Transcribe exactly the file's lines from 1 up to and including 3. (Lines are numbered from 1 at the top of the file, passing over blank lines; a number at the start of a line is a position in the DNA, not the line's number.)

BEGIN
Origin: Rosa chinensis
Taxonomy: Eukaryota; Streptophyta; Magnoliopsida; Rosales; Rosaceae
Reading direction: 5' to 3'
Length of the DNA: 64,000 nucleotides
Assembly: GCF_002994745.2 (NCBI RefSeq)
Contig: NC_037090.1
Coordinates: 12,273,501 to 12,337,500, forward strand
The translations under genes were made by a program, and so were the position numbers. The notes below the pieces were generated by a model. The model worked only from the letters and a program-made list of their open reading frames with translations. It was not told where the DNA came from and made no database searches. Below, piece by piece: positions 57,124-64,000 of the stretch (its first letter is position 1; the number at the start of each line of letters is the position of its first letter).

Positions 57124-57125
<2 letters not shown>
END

Origin: Rosa chinensis
Taxonomy: Eukaryota; Streptophyta; Magnoliopsida; Rosales; Rosaceae
Reading direction: 5' to 3'